Despite facing an overload of information from multiple sources, most people insist on trying to manage everything alone via multitasking. Paying attention requires focus, and to focus on your priorities without distraction, you must put some other things aside.
Multitasking is stressful, unhealthy and unproductive since multitasking is not effective or efficient way to use our brainpower, it simply about switching focus fast between multiple task. The brain can’t process so much data, and you’ll tend to forget things more easily.
A study by Stanford University economist John Pencavel captured the limitations of focusing too intensely. He found that individual productivity drops once employees reached 50 hours a week. Someone working 55 hours a week is no more efficient than someone working 70 hours.
Freelancers are scraping away the parts of company life that sucked the life out of them which are toxic culture, compulsory collaboration, unnecessary busywork, rigid business hours.
Cellphones pose the ultimate technological dichotomy. Cellphone use becomes a habit and an easy way to relieve boredom or uneasiness.
Statistically, Americans check their phones 150 times, and collectively share more than 500 million photos, every single day, according to the annual “Internet Trends” report from Kleiner Perkins Caufield & Byers.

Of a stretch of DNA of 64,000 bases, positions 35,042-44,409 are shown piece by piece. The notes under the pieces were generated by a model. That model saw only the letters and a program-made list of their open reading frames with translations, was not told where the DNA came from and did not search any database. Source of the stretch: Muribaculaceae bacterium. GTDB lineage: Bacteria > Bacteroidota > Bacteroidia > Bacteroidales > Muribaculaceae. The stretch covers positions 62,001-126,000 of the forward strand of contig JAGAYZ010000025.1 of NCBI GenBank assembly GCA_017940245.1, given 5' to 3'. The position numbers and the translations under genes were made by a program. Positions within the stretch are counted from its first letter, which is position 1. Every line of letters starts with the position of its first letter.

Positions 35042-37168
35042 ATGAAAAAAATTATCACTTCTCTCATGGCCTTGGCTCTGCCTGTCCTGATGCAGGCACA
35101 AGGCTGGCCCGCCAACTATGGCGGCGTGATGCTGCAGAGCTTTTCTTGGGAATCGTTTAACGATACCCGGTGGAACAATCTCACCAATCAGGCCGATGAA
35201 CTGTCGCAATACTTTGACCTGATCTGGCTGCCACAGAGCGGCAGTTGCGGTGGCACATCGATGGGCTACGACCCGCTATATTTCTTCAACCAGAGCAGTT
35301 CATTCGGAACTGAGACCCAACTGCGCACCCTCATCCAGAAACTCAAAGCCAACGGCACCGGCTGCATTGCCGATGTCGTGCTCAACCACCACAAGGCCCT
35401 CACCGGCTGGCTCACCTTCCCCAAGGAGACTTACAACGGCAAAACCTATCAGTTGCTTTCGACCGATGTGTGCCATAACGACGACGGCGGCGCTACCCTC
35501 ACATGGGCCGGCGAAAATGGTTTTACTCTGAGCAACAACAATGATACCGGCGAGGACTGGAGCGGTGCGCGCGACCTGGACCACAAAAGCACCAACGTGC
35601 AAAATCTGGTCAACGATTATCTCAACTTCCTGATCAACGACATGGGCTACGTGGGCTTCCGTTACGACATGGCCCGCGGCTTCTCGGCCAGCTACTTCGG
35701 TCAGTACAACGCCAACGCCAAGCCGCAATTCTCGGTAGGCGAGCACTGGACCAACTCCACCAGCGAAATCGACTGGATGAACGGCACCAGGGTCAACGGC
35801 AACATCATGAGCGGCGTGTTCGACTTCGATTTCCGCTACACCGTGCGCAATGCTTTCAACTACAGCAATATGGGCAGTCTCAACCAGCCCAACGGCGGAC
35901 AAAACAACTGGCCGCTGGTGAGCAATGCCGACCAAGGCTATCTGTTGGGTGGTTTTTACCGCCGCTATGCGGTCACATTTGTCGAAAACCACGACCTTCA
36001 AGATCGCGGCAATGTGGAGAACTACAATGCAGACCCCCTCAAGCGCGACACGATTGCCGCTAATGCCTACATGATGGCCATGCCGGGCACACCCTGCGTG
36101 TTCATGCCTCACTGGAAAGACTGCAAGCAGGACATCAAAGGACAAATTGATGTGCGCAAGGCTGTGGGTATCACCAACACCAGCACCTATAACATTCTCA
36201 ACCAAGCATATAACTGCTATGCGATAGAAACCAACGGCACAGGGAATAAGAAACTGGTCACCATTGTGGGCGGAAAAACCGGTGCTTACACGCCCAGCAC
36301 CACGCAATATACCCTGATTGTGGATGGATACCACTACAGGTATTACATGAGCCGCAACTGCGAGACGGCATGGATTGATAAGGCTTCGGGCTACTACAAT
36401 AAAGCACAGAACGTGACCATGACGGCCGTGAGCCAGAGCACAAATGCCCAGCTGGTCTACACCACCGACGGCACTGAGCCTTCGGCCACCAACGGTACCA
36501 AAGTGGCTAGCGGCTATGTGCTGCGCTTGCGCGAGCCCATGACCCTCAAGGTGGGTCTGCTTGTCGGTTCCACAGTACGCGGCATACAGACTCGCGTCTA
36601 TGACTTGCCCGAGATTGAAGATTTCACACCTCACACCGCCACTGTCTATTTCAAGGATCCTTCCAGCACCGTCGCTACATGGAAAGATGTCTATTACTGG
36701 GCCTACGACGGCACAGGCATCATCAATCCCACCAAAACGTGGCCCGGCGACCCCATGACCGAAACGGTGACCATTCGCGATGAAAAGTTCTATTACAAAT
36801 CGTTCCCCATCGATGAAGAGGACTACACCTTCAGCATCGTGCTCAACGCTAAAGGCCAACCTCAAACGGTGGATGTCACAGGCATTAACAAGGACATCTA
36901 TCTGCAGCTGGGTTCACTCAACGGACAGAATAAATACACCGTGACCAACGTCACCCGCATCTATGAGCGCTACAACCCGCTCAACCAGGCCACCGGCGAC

In her book Alone Together: Why We Expect More from Technology and Less From Each Other, MIT professor Sherry Turkle reports that adults’ cellphone manners deteriorate when other people are around. Breaking the cellphone habit requires putting your device aside and interacting with the world.
In the San Francisco Bay area, “Device-Free Drinks” events require participants to turn over their devices and participate in “face painting, sing-a-longs, board games, pie-eating contests, and, of course, drinking.” Emmy-nominated filmmaker Tiffany Shlain promotes “Technology Shabbats,” in which her family unplugs for roughly 24 hours beginning on Friday evening. Peer pressure usually makes it easier for individuals to go along with these technological blackouts.
However, the truth is boredom is not the enemy. In fact, boredom can give you the motivation to tap into your creativity or allow you to be alone with your thoughts and imagination. But, cutting the smartphone umbilical cord can be scary.
“The Bored and Brilliant Project: The Lost Art of Spacing Out,” a WNYC radio show, challenged participants to remove apps from their devices. One person said that deleting Instagram “felt like a friend was moving away forever.” Another said she experienced withdrawal symptoms “eye twitching” after deleting Twitter.
You can’t deny the power of technology. Mobile devices enhance communication and create new options. Conversely, they compromise your ability to interact with other people and to find joy in life’s basic pleasures. Two friends in Detroit invented the Freewrite while trying to simplify the writing process. The machine is a “minimalist digital typewriter” without Spell Check, drop-downs or Internet access.
Users can write without “friction.” The Freewrite is an example of how people are beginning to understand the value of making things less complicated. Paying attention to one another does not have to be a lost art.
The change can start with you and me.
Or at least we can try.
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